A court in London yesterday cleared a former top city lawyer of downloading indecent images of children.
Tim Varchmin, 44, stood trial at the Old Bailey. He had previously had his phone and other devices seized by police after they raided his Lancaster Gate home in West London in October 2014 following a tip-off from his internet provider.
Police found 112 indecent images and six films involving children on his devices. They also found 830mg of crystal meth.
German-born Varchmin previously had a high-flying career as a lawyer for Barclays, JP Morgan and others.
He consistently denied the charges against him. He said he had used the drug GHB, but the crystal meth and a crack pipe cops also found at his home were not his.
Varchmin admitted that he hosted chemsex parties, arranged via hook-ups apps.
He said after he and his former boyfriend, also German, were both diagnosed with a drug-resistant strain of HIV, he had engaged in numerous unprotected sexual encounters with other men.
‘It is a life-changing event. It’s something you have to come to terms with. That bonded us together but at the time we were fighting over it. We developed a more aggressive sexual life,’ he told the court.
‘We had the feeling that now these stages of HIV were not a concern any more, we could have more sex with other men, unprotected sex as well. That was our idea.’
However, he says he did not download the images to his devices and says one of his chemsex guests must have been to blame.
The court heard he would sometimes host up to three chemsex parties a week. He told jurors that he would allow guests ‘free reign’ to use his MacBook.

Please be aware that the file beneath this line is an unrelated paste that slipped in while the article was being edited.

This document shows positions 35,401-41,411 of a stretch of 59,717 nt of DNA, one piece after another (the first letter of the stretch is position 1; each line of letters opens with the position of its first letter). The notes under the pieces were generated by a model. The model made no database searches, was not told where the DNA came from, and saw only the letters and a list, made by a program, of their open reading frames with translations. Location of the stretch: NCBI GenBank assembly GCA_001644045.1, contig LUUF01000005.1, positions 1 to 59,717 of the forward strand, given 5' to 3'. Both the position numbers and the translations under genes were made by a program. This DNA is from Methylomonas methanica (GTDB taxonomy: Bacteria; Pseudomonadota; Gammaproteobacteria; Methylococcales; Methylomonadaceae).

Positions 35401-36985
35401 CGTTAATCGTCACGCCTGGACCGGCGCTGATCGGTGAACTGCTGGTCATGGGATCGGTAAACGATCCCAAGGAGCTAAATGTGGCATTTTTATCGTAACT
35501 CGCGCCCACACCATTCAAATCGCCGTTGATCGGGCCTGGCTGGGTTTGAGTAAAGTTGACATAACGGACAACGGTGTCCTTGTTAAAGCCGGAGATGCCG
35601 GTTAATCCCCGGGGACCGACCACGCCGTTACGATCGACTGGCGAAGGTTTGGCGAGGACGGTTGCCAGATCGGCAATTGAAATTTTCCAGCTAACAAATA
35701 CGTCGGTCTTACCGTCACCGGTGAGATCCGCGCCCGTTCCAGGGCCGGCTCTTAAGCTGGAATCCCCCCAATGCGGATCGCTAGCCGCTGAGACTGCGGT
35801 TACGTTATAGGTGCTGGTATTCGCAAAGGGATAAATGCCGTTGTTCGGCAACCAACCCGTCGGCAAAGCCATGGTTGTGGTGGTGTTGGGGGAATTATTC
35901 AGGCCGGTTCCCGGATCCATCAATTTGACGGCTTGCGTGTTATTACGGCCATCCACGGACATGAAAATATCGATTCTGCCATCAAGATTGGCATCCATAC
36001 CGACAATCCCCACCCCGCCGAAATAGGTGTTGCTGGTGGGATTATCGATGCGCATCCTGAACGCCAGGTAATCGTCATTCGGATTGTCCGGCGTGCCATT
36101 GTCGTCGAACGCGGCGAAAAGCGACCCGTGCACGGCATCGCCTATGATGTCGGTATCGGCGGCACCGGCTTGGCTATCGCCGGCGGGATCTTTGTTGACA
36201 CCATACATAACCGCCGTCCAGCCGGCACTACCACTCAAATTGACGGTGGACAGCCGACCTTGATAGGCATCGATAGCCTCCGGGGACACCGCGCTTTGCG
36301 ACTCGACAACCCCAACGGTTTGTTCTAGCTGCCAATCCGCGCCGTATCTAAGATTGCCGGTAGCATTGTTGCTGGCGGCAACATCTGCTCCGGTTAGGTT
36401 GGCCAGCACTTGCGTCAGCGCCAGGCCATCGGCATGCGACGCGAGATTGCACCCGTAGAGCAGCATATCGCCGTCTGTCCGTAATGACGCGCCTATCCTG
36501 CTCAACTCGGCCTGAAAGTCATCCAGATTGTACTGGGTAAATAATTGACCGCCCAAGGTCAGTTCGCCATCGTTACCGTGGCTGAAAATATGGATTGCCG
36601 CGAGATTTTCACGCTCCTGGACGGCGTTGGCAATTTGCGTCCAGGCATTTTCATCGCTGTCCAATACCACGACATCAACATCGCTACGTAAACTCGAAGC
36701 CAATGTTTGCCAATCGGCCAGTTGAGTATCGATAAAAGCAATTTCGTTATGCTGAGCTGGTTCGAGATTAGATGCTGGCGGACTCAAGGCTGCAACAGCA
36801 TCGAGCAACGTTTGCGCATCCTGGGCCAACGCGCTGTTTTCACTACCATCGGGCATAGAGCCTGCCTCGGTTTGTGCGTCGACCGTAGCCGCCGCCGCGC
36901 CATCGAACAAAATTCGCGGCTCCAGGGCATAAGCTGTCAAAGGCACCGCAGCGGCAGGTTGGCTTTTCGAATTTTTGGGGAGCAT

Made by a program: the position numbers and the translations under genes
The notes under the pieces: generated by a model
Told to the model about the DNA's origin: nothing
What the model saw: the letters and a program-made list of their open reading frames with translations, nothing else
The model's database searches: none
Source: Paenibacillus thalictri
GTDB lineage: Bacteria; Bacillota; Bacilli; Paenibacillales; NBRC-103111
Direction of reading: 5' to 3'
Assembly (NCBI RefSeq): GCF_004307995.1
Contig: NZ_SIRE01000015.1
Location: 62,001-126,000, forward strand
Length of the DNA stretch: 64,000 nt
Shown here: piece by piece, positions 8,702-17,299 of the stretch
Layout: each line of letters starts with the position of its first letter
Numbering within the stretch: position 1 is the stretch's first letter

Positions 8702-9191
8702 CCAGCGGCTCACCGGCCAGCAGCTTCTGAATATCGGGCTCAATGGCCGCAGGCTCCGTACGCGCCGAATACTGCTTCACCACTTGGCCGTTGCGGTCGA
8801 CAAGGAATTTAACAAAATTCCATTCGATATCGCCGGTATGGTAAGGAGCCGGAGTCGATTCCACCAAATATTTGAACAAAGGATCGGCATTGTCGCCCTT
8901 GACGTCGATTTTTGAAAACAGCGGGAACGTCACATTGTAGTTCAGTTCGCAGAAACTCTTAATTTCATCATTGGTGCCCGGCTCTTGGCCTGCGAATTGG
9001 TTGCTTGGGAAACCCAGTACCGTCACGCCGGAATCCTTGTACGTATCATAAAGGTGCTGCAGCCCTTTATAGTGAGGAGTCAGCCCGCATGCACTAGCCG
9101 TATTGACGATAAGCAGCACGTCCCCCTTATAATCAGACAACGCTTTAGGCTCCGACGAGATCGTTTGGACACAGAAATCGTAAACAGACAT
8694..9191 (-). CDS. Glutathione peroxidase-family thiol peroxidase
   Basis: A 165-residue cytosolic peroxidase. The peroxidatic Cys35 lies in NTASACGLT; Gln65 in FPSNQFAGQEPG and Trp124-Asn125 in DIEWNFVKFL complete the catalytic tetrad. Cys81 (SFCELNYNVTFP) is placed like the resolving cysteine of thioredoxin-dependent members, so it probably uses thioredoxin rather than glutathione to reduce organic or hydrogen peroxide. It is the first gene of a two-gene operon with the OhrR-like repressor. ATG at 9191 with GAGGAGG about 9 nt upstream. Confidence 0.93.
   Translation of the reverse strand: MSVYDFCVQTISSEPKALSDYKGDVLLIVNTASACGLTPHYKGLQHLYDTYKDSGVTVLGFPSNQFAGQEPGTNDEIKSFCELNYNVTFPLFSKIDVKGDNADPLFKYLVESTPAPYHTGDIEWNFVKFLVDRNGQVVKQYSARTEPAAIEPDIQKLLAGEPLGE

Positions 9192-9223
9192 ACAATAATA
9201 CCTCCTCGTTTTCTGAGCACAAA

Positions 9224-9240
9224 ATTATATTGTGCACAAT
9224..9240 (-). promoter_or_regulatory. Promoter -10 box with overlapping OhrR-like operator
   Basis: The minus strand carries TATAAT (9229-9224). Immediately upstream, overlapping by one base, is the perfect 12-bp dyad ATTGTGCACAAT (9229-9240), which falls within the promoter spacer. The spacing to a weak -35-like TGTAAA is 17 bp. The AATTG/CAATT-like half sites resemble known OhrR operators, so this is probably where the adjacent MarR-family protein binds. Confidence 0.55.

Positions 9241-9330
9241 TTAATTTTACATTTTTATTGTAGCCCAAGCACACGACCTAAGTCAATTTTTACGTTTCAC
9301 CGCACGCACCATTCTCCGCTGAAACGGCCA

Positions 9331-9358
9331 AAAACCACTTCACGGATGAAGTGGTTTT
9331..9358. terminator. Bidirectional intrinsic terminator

Asked why some of the search words relating to the indecent images were in German, he suggested his ex boyfriend might have been to blame for entering the search terms.
During the trial, jurors heard that all the images of children were of kids of Afro-Caribbean background. Asked by his barrister, David Cohen, about this, and whether he found, ‘people of that ethnicity attractive?’ he replied: ‘I don’t want to sound racist, it’s just not my… my preference.’
The jury found Varchmin not guilty after three hours of deliberation.
Afterwards, Varchmin said, ‘I am grateful that having been so badly let down by those I once trusted, the trust I chose to place in the jury has been repaid.
‘It is absolutely correct that the police act to protect children and minors from sexual abuse. It is absolutely right that those who perpetrate and view sexual abuse of children are prosecuted with vigor.
‘But it is disproportionate to prosecute every case simply as a point of policy where the evidence against a single individual is so weak and where any number of people could have committed the crime.
‘My mistake was to react badly to my HIV diagnosis, to trust those who did not deserve to be trusted and to find solace from the shock of my illness in the self-destructive world of chemsex.’
Varchmin’s lawyer, Richard Hendron, commented: ‘The chemsex scene in London is at epidemic proportions,’ reports the Daily Mail.
‘Hundreds of gay men are dying in London annually while many more are having their lives destroyed as they spiral out of control, unable to hold down jobs or maintain relationships.’
Rise in chemsex-related crime
In September, Gay Star News ran a series of articles exploring gay men, drugs and the chemsex scene.
Steve Morris, lead for Chemsex Related Sexual Crime with the UK’s Prison & Probation Service, wrote at the time about how drugs were turning gay men into both the victims and perpetrators of crime.
Besides gay men being sexually assaulted and raped, he was also seeing other crimes: ‘Indecent exposure, blackmail, domestic violence and a whole range of violent offences. Occasionally we also see the downloading images of child abuse as part of chemsex cases too.
‘In the coming months, you will hear case after case of chemsex-related sexual crime. You are bound to: it is happening and the indications are that it is increasing.
‘At some point, it is likely that you will know someone who has endured a victim experience and you may well hear of someone you know who has been arrested, investigated or convicted of committing a sexual crime.’
H/T: Daily Mail